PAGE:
To your health: Web services

Summary:Seattle's 17-hospital Providence Health System is leveraging Web services to transform how it operates, according to a recent piece in Healthcare Informatics. It brought in Cupertino-based Infravio Inc.

Seattle's 17-hospital Providence Health System is leveraging Web services to transform how it operates, according to a recent piece in Healthcare Informatics. It brought in Cupertino-based Infravio Inc. to facilitate application integration work using the approach. That has enabled the organization to link many of its in-house legacy systems into a single patient portal, permitting online bill paying among other services. 

Moreover, Providence has integrated its ambulatory electronic medical record (EMR) into its emergency department and acute care physician portal. "Docs can get a comprehensive view of the complete office EMR dynamically created on the fly for them when they log into the portal," says Michael Reagin, Providence's director of research and development . "I'm a firm believer in Web services."

Providence's efforts reflect the healthcare industry's most common Web services approach, which is to rely on portals to provide automated access to back-end health data. But there are other ways to leverage Web services in healthcare, says Wes Rishel, vice president and research area director at Stamford, Conn.-based Gartner. "You could use it, for example, to make sure that when you're creating a pre-admission for a patient, you know whether they are allergic to penicillin or not. But that's very rare."

And healthcare implementations are not necessarily just in-house. Arkansas Blue Cross Blue Shield, based in Little Rock, relies on Austin-based Webify Solutions, to address challenges related to the Health Insurance Portability and Accountability Act (HIPAA). Apparently, practice management software vendors were threatening to cut off Blue Cross physicians if they didn't also use their clearinghouses for HIPAA-compliant claims.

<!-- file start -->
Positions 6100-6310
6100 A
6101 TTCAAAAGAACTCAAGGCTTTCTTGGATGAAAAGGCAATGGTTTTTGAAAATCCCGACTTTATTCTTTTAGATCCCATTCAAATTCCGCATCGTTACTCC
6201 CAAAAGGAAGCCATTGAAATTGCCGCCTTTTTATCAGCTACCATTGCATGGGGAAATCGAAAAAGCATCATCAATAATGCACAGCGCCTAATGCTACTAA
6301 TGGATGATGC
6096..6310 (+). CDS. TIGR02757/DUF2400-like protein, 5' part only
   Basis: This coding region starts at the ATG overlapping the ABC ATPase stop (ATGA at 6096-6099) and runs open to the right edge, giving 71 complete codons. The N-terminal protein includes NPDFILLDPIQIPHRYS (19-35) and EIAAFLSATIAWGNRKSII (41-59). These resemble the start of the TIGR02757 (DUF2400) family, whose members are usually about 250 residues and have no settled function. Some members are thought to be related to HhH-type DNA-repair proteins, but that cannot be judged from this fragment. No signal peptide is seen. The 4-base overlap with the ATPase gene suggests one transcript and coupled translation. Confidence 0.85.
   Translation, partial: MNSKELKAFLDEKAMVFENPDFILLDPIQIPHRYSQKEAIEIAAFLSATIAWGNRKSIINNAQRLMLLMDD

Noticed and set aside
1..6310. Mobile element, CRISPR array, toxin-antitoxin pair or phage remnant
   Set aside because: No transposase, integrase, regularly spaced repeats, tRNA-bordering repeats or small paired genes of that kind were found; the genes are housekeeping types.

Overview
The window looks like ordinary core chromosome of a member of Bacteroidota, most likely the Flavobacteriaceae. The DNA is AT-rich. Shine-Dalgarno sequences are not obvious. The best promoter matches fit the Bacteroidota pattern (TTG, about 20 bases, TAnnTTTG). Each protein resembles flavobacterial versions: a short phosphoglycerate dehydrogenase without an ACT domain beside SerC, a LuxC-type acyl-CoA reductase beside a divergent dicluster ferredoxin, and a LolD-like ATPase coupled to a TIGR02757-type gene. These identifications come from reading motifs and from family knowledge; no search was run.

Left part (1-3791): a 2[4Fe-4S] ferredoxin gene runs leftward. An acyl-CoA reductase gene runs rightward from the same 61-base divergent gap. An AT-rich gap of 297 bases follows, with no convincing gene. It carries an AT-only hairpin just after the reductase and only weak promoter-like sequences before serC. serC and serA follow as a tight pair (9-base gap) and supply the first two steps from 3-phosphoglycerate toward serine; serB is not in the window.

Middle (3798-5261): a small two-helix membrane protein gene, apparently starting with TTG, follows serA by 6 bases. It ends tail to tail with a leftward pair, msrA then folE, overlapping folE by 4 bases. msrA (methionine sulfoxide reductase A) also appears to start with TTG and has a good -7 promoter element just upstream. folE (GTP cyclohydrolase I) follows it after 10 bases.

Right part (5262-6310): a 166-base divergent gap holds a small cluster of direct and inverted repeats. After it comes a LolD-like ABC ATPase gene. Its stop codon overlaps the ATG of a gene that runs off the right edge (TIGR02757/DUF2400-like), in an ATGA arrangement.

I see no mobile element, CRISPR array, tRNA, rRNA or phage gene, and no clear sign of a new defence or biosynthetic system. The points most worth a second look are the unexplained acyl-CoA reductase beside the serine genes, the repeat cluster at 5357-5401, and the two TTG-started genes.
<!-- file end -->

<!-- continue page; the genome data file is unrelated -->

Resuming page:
"They didn't ask about Web services directly; they just asked for help," says Joseph Smith, the Arkansas Blue's CIO and vice president of private programs. "We went and found a couple of options." Working with Webify, the insurer developed a Web-based solution, implemented at physician locations, which retrieves claims files from practice management systems, translates them and distributes them, HIPAA-compliant, to the insurance company's statewide network.

Manoj Saxena, Webify's CEO and chairman, contends Web services could be scaled up to adress the interoperability challenges now undermining plans for a national healthcare IT network. Web services, he adds, could be built site by site. "You could stage your investments, get some business value, see some results and then keep adding incrementally to it," Saxena says.

Reagin also thinks Web services could accelerate information sharing within healthcare. "That would mean a real standardization of IT onto the XML world, just like the Web is standardized on HTML," he says. "Then you could start worrying about other things, rather than how can I get my data to be compatible."

 

Topics: Health

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